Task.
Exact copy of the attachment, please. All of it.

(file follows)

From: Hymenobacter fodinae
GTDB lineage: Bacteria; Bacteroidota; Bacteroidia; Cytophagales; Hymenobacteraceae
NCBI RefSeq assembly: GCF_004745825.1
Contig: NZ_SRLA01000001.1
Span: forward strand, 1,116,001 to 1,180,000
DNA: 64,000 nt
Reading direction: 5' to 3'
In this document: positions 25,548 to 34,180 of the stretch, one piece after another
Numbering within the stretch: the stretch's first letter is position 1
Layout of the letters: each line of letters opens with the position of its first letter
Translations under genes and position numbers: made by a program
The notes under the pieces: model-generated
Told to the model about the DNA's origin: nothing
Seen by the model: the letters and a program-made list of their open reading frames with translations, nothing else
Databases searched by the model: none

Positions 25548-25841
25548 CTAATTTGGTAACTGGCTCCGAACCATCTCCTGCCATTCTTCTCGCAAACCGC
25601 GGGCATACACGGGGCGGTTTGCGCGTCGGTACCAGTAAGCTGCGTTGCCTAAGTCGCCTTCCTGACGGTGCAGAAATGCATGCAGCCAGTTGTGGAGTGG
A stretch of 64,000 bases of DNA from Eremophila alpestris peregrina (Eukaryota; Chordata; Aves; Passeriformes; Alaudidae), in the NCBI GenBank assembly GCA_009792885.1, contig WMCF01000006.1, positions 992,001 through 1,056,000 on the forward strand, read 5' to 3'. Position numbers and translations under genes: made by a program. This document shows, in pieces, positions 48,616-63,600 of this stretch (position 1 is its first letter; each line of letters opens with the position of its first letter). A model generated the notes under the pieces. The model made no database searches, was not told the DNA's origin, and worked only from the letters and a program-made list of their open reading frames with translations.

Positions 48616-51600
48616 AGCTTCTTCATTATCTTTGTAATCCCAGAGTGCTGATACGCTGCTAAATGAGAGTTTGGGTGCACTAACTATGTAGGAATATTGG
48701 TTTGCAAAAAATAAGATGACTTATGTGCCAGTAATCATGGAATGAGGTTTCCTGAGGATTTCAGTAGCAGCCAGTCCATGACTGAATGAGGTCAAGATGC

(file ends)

From: Hymenobacter fodinae
GTDB lineage: Bacteria; Bacteroidota; Bacteroidia; Cytophagales; Hymenobacteraceae
NCBI RefSeq assembly: GCF_004745825.1
Contig: NZ_SRLA01000001.1
Span: forward strand, 1,116,001 to 1,180,000
DNA: 64,000 nt
Reading direction: 5' to 3'
In this document: positions 25,548 to 34,180 of the stretch, one piece after another
Numbering within the stretch: the stretch's first letter is position 1
Layout of the letters: each line of letters opens with the position of its first letter
Translations under genes and position numbers: made by a program
The notes under the pieces: model-generated
Told to the model about the DNA's origin: nothing
Seen by the model: the letters and a program-made list of their open reading frames with translations, nothing else
Databases searched by the model: none

Positions 25548-25841
25548 CTAATTTGGTAACTGGCTCCGAACCATCTCCTGCCATTCTTCTCGCAAACCGC
25601 GGGCATACACGGGGCGGTTTGCGCGTCGGTACCAGTAAGCTGCGTTGCCTAAGTCGCCTTCCTGACGGTGCAGAAATGCATGCAGCCAGTTGTGGAGTGG
A stretch of 64,000 bases of DNA from Eremophila alpestris peregrina (Eukaryota; Chordata; Aves; Passeriformes; Alaudidae), in the NCBI GenBank assembly GCA_009792885.1, contig WMCF01000006.1, positions 992,001 through 1,056,000 on the forward strand, read 5' to 3'. Position numbers and translations under genes: made by a program. This document shows, in pieces, positions 48,616-63,600 of this stretch (position 1 is its first letter; each line of letters opens with the position of its first letter). A model generated the notes under the pieces. The model made no database searches, was not told the DNA's origin, and worked only from the letters and a program-made list of their open reading frames with translations.

Positions 48616-51600
48616 AGCTTCTTCATTATCTTTGTAATCCCAGAGTGCTGATACGCTGCTAAATGAGAGTTTGGGTGCACTAACTATGTAGGAATATTGG
48701 TTTGCAAAAAATAAGATGACTTATGTGCCAGTAATCATGGAATGAGGTTTCCTGAGGATTTCAGTAGCAGCCAGTCCATGACTGAATGAGGTCAAGATGC